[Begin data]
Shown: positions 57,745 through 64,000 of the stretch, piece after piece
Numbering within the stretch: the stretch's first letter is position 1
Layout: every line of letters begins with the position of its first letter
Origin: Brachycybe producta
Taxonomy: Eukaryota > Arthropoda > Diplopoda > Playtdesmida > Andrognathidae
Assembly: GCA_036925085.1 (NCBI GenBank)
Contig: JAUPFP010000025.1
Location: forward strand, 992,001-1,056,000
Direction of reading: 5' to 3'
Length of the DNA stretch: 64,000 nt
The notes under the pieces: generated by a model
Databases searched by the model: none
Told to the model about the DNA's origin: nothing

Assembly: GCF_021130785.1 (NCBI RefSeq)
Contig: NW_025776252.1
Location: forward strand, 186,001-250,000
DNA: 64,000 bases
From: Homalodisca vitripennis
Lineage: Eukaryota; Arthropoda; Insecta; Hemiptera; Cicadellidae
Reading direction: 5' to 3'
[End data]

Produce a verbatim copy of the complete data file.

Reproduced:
Shown: positions 57,745 through 64,000 of the stretch, piece after piece
Numbering within the stretch: the stretch's first letter is position 1
Layout: every line of letters begins with the position of its first letter
Origin: Brachycybe producta
Taxonomy: Eukaryota > Arthropoda > Diplopoda > Playtdesmida > Andrognathidae
Assembly: GCA_036925085.1 (NCBI GenBank)
Contig: JAUPFP010000025.1
Location: forward strand, 992,001-1,056,000
Direction of reading: 5' to 3'
Length of the DNA stretch: 64,000 nt
The notes under the pieces: generated by a model
Databases searched by the model: none
Told to the model about the DNA's origin: nothing

Assembly: GCF_021130785.1 (NCBI RefSeq)
Contig: NW_025776252.1
Location: forward strand, 186,001-250,000
DNA: 64,000 bases
From: Homalodisca vitripennis
Lineage: Eukaryota; Arthropoda; Insecta; Hemiptera; Cicadellidae
Reading direction: 5' to 3'